Since the product is sold throughout the world, it like most other delayed egress products is field selectable to meet a variety of building codes. The device auto senses voltage from 12–24 VDC and up to 1200lbs holding force and its unique highly visible "Red/Green" light panel indicates status of door. The BEA cannot be triggered by an auxiliary device such as a pushbar with REX.
For the EMERGENCY buttons I specified Safety Technologies International’s nifty UB-1 which I‘ve used and reviewed in previous articles.
The keyswitches were the Schlage Series 640. They’re heavy duty high security and are available in numerous function and switch contact configurations. My project required Red and Green LEDs, DPDT (Double pole Double Throw) contacts, maintained (On-Off) function. I would provide visual indication that there was power to the lock, and whether the keyswitch was in the Locked or Un-Locked position.
My access control did two things when a valid credential was presented; it applied voltage (unlocked) to the fail-secure mortise lock, and removed (unlocked) voltage to the delayed egress electromagnetic lock.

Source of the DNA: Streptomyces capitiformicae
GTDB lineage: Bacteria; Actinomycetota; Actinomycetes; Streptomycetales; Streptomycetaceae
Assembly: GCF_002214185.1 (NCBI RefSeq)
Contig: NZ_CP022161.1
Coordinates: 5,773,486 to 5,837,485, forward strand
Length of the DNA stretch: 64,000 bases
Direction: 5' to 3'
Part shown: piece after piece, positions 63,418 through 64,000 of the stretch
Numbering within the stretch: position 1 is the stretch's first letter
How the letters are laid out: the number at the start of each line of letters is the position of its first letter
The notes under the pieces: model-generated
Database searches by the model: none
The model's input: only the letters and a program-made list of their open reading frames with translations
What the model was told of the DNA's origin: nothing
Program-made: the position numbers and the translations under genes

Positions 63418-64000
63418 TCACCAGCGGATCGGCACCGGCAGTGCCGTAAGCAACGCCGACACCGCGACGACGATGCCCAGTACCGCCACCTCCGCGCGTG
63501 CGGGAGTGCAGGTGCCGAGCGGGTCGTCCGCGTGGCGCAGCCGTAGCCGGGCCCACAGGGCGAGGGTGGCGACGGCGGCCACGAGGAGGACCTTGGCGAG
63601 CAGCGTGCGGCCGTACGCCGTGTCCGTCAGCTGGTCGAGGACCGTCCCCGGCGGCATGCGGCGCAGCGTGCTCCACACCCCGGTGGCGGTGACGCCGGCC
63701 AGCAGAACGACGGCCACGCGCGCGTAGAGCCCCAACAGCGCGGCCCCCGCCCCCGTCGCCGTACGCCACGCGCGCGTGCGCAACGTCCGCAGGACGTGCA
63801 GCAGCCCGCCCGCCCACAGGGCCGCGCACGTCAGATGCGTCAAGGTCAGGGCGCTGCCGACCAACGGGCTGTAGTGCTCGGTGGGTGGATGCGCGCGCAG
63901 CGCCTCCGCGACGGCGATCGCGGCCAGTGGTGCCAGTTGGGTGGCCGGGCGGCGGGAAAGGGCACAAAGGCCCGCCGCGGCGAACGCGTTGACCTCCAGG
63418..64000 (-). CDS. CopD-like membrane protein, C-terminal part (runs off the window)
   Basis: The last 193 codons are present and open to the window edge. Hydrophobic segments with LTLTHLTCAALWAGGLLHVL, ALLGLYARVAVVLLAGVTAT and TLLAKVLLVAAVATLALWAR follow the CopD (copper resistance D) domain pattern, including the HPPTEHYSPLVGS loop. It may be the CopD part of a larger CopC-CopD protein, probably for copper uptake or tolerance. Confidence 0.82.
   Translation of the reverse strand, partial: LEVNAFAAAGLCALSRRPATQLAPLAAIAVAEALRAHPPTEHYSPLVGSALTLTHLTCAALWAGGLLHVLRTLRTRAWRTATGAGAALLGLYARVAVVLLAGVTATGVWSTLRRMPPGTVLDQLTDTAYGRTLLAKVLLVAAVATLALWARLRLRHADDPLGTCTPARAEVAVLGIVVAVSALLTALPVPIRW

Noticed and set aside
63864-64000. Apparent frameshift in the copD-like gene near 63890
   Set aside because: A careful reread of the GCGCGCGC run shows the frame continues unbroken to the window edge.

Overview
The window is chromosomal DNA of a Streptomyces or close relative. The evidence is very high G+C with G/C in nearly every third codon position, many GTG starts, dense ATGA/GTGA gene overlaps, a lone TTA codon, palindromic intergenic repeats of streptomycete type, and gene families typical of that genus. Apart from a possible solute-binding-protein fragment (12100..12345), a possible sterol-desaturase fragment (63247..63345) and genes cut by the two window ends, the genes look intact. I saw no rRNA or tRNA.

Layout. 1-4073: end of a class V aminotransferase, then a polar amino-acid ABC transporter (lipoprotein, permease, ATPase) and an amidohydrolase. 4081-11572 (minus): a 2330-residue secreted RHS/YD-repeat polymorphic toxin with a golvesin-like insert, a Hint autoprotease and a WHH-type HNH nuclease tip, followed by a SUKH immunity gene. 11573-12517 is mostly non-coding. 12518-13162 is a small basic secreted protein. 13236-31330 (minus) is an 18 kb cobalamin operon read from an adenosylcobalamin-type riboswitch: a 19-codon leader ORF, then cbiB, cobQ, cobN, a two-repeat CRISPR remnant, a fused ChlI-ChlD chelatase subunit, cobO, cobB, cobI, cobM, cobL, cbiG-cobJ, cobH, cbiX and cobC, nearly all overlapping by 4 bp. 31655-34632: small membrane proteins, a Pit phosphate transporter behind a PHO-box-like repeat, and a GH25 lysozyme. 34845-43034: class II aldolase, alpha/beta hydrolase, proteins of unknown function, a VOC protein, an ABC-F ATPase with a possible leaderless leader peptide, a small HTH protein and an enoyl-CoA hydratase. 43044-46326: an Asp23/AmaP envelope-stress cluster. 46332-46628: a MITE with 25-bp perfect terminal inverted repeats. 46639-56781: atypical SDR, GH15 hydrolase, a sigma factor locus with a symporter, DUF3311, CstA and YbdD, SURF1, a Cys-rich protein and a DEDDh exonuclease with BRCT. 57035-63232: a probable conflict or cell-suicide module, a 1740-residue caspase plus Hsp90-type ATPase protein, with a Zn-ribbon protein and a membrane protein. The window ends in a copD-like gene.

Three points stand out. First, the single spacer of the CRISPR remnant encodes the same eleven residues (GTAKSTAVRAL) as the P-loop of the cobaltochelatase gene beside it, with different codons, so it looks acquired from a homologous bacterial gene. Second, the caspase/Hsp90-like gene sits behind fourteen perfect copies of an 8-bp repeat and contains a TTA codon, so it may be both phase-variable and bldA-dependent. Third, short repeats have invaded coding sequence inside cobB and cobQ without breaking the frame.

For the keyswitches, I decided to only cut power to the delayed egress electromagnetic lock, and not apply power to the electric strike. If an engineer had to get into the space, he would first turn off the power to the delayed egress electromagnetic lock, then use the same key in the lever trim (which was how it was working before the access control upgrade. I didn’t want the liability if someone pulled the keyswitch off the wall and bypassed both locks.
For additional information about Schlage bright blue, contact your local locksmith distributor or visit www.schlage.com.
For additional information about BEA Sensors, contact your local locksmith distributor or visit www.beasensors.com.
For additional information about STI UB-1 emergency buttons, contact your local locksmith distributor or www.sti-usa.com.
To read additional Locksmith Ledger articles about bright blue, visit http://tinyurl.com/blue0612